Centered CEOs: President of Maine lumber company tells UNH forum about his leadership philosophyBy KIMBERLEY HAAS
Union Leader Correspondent
November 12. 2017 9:16PM
DURHAM — Losing his voice helped Kevin Hancock save his Maine-based business, the president of Hancock Lumber told a roomful of business people last week at the University of New Hampshire.
Hancock, speaking at the UNH CEO Forum in Huddleston Hall, said he started having trouble talking during the peak of the market collapse in 2010.
“All of the muscles in my throat would spasm and squeeze and contract,” he said. “Talking left me sore, dizzy and out of breath.”
Hancock was diagnosed with a rare neurological spasmatic disorder that affects only his normal speaking voice. Now he gets relief through Botox treatments in his vocal cords, but before he knew what was going on, Hancock was still under pressure to lead his family-owned lumber company through an economic crisis.
So Hancock just started asking employees who needed advice how they thought they could solve the problem, he said.
“Somebody would come up to me with a question and I would say, ‘That’s a really good question. What do you think we should do about it?’” Hancock said.
When the employee answered, Hancock would say, “That sounds good. Let’s go do that.”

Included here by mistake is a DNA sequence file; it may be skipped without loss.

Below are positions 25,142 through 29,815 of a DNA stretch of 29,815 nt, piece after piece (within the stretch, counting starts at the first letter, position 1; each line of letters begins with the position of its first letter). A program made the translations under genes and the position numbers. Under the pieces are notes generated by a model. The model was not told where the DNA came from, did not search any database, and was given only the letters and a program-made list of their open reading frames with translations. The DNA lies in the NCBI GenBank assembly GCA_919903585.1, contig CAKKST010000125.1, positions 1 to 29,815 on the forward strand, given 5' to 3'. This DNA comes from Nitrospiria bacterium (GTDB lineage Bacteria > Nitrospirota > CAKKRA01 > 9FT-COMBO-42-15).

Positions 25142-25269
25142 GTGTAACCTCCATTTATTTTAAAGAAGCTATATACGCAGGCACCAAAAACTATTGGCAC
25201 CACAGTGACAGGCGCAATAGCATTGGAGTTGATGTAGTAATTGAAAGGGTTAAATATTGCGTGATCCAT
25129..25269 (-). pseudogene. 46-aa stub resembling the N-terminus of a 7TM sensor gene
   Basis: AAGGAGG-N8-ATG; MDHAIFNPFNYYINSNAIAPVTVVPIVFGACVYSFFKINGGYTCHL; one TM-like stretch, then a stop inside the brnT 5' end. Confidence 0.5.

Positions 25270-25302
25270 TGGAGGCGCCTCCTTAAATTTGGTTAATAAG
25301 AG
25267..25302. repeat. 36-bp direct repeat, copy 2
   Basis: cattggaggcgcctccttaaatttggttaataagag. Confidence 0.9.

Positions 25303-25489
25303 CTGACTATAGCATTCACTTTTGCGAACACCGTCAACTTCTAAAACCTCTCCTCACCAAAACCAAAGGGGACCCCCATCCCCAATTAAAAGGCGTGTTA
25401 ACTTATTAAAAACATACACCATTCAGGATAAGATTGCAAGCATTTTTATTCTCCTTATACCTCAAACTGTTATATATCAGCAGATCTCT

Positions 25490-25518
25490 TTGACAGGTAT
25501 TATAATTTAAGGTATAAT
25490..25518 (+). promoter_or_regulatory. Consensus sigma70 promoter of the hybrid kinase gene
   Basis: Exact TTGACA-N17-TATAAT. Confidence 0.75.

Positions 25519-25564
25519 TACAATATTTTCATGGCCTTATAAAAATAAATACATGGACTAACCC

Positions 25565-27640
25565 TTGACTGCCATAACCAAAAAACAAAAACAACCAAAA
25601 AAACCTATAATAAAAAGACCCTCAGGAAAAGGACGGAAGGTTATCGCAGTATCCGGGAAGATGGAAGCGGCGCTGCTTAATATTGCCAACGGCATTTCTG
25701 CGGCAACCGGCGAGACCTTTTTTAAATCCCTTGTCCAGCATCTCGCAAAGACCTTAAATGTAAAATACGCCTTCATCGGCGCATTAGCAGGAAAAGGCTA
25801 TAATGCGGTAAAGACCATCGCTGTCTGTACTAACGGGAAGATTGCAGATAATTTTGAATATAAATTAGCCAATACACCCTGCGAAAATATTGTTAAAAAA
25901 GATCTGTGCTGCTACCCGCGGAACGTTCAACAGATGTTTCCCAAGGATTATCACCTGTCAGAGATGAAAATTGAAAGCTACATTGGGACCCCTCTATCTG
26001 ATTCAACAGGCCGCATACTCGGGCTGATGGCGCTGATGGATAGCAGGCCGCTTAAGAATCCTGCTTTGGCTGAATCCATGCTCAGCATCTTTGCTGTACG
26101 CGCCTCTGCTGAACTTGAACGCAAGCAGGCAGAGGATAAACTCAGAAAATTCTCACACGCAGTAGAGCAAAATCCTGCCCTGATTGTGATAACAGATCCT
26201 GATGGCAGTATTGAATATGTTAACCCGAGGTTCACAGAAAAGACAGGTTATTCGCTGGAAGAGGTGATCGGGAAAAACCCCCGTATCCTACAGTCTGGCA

“And off he or she would go, owning his or her solution to his or her problem,” Hancock said, adding that he realized the people asking him these questions knew the ins and outs of their division of the company better than he did.
By 2012, the economy had stabilized, and Hancock was at the Portland airport with his wife, Alison. He saw an article about the rebirth of the Sioux nation and decided he wanted to take a trip to the Pine Ridge Reservation in South Dakota.
Hancock has been to the impoverished reservation 13 times now, and wrote the book, “Not For Sale: Finding Center in the Land of Crazy Horse” about what he has learned there. It was published in 2015.
Hancock’s philosophy on power has been impacted dramatically by his visits.
“Throughout history those with the most power have overreached. Overreaching has its consequences,” Hancock said of the genocide of Native Americans.
Hancock was asked how his employees have reacted to his personal changes and disbursement of power throughout his 170-year-old lumber company. He said they have worked together to improve wages and working conditions in a place where everyone can grow and share their voice.
Hancock Lumber, with administrative offices in Casco, Maine, is a sixth-generation family-owned business with 475 employees. It operates 10 retail stores, three sawmills and manages 12,000 acres of timberland.
The next UNH CEO Forum, scheduled for 8 a.m. Jan. 18, will feature Ross Gittell, chancellor of Community College Systems of New Hampshire, who is an authority on economic analysis and forecasting. The forum is a program of the Peter T. Paul College of Business and Economics. Visit unh-ceoforum.org/ for more information.